In issuing its precedential decision earlier this month in Two-Way Media v. Comcast, the Federal Circuit affirmed a Delaware district court determination that four data streaming patents were directed to ineligible subject matter pursuant to § 101 and the Alice framework. The four related patents (U.S. Patent Nos. 5,778,187, 5,983,005, 6,434,622, and 7,266,686) describe methods and systems for streaming audio/visual data over a communications system (e.g., the Internet) and, in particular, a scalable architecture for delivering real-time information to a number of users, including a control mechanism allowing for management and administration of users intended to receive the real-time information.
Under Alice step one, the Court found that the patents claimed the abstract idea of sending and monitoring the delivery of audio/visual information. The Federal Circuit agreed with this characterization of the claims, finding that the claims used results-based functional language with no articulation of how the particular results are achieved. Two-Way Media also proposed claim constructions that it argued tied the claims to a scalable network architecture. Even after adopting Two-Way Media’s propose constructions, both the District Court and the Federal Circuit found that the constructions, at best, encompassed using generic computer components to carry out the abstract idea and still failed to indicate how the claims themselves “are directed to a scalable network architecture that itself leads to an improvement in the functioning of the system.” (emphasis added)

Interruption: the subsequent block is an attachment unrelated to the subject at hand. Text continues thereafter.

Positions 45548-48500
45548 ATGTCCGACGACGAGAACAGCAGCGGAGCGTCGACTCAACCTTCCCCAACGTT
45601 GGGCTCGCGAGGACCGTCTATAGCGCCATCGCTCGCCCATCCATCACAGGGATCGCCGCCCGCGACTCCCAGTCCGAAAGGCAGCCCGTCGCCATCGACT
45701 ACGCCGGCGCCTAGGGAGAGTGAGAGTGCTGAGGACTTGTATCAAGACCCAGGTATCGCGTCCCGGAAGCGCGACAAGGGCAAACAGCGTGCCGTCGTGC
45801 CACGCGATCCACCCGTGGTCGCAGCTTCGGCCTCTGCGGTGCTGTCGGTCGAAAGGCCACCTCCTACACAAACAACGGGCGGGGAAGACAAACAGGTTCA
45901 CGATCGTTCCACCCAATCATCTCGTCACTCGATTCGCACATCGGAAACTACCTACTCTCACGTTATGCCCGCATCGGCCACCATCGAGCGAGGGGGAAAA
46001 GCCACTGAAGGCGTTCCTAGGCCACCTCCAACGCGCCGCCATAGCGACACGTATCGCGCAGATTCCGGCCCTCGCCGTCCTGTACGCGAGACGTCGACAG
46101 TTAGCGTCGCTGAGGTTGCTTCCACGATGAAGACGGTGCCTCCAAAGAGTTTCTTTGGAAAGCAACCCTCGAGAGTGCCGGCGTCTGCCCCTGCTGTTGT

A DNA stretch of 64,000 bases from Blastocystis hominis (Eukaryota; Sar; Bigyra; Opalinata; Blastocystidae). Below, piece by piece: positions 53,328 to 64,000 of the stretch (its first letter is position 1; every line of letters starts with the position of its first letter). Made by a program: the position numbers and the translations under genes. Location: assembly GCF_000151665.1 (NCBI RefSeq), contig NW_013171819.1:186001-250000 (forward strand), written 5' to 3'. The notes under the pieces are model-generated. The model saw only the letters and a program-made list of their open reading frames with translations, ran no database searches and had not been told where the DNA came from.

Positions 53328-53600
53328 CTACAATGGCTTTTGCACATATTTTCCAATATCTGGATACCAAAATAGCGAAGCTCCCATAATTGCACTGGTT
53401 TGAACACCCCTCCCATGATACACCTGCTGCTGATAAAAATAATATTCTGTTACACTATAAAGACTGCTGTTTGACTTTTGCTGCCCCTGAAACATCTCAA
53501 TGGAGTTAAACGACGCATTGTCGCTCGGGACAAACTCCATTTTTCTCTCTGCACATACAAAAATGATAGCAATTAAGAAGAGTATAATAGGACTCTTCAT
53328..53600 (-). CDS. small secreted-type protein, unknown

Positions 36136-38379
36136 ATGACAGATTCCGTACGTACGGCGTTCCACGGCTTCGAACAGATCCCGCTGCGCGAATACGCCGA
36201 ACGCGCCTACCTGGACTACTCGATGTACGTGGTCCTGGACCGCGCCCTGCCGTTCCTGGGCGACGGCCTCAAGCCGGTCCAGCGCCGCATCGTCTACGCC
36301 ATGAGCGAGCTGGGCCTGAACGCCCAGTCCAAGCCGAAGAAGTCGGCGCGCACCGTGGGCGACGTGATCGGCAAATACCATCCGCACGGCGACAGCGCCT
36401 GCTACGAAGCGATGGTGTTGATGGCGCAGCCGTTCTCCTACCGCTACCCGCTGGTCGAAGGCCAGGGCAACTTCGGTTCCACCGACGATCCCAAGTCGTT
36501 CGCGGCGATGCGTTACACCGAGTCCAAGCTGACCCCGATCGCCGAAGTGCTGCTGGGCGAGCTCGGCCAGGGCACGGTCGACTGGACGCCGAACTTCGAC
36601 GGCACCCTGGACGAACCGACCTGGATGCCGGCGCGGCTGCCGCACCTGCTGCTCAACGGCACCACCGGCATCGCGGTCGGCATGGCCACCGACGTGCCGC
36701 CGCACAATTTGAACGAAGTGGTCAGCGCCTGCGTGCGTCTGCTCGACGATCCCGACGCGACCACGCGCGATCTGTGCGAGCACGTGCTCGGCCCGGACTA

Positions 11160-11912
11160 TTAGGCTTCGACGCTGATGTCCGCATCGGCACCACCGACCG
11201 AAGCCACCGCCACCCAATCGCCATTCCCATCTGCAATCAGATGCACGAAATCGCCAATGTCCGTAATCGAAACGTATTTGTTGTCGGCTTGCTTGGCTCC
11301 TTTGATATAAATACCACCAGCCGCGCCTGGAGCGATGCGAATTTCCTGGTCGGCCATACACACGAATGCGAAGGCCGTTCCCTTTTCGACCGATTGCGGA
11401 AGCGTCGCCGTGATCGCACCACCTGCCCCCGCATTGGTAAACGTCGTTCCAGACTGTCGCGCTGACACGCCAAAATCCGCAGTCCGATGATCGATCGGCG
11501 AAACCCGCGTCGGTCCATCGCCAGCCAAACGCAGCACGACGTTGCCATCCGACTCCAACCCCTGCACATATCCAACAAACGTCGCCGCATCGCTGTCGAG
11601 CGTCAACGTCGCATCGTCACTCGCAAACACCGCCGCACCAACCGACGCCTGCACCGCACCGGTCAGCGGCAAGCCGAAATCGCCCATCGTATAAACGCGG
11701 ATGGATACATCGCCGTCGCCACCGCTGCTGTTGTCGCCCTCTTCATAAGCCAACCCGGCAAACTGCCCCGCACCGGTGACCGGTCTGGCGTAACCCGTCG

Analyzing Alice step two, the Federal Circuit found that the claims contained no inventive concept. While the patent specification described a system architecture as a technological innovation, the claims themselves do not recite that architecture—for example, the claims refer to a “network communications protocol” without describing the rules that comprise the protocol, and therefore claiming, the protocol. The panel explained that the claims, instead, use functional language to achieve solutions to various technical problems (e.g., network congestion and excessive server loads) without explaining how the result is achieved. The Federal Circuit further noted that the conventional ordering of steps recited in the claims provided no inventive concept in the ordered combination of the limitations. The Court thus stated that the claims as a whole lack an inventive concept.
This case underscores the importance of careful claim drafting for software-related patents. Prosecution counsel should be careful to adequately describe how particular solutions are achieved, not just recite the solutions. It is also important to keep in mind the scope of the claims themselves, i.e., the specification cannot save a claim that covers an abstract idea and/or does not include an inventive concept. The technological innovation must be in the claims expressly.